Upper back pain

Expert reviewer, Dr Sundeept Bhalara, Consultant Rheumatologist and Physician
Next review due July 2021

Although lower back pain is the most common type of back pain, it’s possible to get pain in your upper or middle back area too. In medical terms, this is called thoracic back pain. It refers to pain that may often be between your shoulder blades but could be anywhere in your upper back between your neck and your waist.

It’s difficult to say how many people are affected by upper back pain because there are lots of different reasons why you might have pain in this area. It’s rarer than lower back pain, but still very common, and tends to affect more women, children and teenagers.

This information gives an overview of the possible causes of upper back pain, along with the symptoms, diagnosis and treatment.

A man watching a football match

About your back

It can help to know more about how your back is constructed.

Your back has many connected parts, including bones, joints, muscles, ligaments, nerves and tendons. Your spine supports your back. It’s made up of 24 separate bones called vertebrae that are stacked on top of one another. Below these, are the bones of your sacrum and coccyx, which are at the bottom of your spine. Between the vertebrae are discs that act as shock absorbers and allow your spine to bend. Your spinal cord passes through the vertebrae. It carries nerve signals between your brain and the rest of your body. The spinal cord ends in your lower back as a bundle of nerves. This is called the cauda equina (Latin for horse’s tail) which it’s thought to resemble.

An image showing the different parts of the spine

Causes of upper back pain

There are lots of potential causes of upper back pain. Sometimes you can get pain with no known cause. Pain that doesn’t have a clear or known cause is called non-specific back pain. This is often due to irritation in the muscles and soft tissues in your back.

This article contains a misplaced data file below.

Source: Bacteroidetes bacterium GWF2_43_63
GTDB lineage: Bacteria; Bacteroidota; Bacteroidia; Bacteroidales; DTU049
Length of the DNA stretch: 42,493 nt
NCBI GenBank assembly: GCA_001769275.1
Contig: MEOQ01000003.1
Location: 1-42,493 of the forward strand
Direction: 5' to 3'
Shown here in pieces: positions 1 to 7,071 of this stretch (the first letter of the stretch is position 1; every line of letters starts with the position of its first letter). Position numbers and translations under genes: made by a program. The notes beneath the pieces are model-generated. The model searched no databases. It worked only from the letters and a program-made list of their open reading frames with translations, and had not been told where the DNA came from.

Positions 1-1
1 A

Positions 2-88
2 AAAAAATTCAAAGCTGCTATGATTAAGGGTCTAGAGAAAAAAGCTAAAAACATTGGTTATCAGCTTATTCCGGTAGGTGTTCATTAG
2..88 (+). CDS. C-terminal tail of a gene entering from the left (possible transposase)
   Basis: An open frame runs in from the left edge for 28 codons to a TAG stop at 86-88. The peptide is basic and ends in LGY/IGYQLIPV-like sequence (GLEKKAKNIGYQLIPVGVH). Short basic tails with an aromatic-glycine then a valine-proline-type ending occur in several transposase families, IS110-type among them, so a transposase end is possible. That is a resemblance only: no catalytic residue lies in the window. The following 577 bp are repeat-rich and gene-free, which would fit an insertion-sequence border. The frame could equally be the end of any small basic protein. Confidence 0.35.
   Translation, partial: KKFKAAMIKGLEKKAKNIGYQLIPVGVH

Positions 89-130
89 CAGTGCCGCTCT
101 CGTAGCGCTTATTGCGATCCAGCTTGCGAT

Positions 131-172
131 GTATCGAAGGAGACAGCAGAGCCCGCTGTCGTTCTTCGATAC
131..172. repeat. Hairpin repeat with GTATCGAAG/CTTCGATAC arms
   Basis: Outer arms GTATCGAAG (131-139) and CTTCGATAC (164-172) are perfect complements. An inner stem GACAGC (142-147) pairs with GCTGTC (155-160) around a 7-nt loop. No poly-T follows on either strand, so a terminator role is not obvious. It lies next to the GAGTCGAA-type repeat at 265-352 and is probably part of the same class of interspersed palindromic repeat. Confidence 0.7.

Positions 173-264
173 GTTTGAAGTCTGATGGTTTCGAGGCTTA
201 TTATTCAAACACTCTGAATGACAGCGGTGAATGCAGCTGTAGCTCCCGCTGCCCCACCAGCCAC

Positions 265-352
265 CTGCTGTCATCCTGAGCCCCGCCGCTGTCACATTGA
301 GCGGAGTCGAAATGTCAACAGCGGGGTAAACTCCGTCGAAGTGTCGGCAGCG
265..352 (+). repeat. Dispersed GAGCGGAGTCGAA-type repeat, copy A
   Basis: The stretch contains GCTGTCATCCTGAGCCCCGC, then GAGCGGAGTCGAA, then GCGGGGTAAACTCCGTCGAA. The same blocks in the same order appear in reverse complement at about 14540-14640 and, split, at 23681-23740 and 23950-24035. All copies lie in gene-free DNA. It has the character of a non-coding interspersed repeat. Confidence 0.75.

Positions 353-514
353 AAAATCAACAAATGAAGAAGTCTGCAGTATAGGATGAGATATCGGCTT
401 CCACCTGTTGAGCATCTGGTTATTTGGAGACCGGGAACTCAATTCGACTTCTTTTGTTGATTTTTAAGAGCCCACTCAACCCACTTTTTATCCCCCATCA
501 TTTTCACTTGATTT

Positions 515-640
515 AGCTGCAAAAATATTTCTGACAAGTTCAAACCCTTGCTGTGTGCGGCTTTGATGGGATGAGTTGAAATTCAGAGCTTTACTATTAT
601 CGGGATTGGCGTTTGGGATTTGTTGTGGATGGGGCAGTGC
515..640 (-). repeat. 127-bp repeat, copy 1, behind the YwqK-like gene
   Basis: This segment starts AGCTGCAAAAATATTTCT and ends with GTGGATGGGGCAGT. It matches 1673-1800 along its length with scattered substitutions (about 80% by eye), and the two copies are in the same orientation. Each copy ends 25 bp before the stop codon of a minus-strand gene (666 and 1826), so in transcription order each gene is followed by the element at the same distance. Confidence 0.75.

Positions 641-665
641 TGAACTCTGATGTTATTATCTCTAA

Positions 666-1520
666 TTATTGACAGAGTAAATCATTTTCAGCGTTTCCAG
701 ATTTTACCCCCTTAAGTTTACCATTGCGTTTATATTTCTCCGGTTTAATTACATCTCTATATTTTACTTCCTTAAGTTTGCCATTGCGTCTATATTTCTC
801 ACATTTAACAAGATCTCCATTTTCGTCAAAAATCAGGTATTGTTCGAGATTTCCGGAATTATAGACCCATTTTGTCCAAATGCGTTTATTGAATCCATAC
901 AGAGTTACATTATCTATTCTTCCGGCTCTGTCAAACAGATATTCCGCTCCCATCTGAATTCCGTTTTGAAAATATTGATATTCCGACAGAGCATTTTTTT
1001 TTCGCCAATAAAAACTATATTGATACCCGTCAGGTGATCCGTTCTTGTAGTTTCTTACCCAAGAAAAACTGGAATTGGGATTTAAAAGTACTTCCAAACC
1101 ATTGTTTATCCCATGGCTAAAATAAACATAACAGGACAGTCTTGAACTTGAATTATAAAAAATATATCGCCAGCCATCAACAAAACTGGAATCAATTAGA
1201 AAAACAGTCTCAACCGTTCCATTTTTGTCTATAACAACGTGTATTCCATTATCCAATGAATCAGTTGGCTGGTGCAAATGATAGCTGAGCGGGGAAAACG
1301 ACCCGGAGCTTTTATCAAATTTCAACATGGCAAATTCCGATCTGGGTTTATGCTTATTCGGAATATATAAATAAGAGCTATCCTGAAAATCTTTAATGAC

Some causes of upper back pain include:

  • an accident or sudden injury such as whiplash or a sports injury
  • straining a muscle or ligament your back
  • poor posture
  • lack of strength in the muscles of your back (for example, if you don’t do much exercise)
  • sitting at a computer for long periods of time
  • carrying a back pack
  • repetitive movements causing overuse injury

Upper back pain can also be caused by some more serious conditions, such as:

  • osteoporosis
  • osteoarthritis
  • spinal stenosis (when your spinal canal – the tunnel-like passage that carries your spinal cord through your vertebrae – narrows and presses on the nerve).
  • slipped disc (when one of the discs that are located between the bones in your spine (vertebrae) pushes out of position)
  • ankylosing spondylitis

Symptoms of upper back pain

Symptoms can vary from person to person and depend on what’s causing the pain. The pain can be mild or more severe. It might affect your daily activities and sleep. You might have sharp pain in one particular spot or a general achiness that comes and goes. Pain that doesn’t have a clear or known cause is called non-specific back pain.

Diagnosis of upper back pain

Your doctor will ask about your symptoms and examine you. They may then be able to diagnose and explain the cause of your back pain or they may need to refer you for some tests. Upper back pain is often caused by muscle strain, but sometimes there might be a more serious cause. Red flags are certain features and symptoms that your doctor will identify that may mean your upper back pain is being caused by a more serious underlying condition.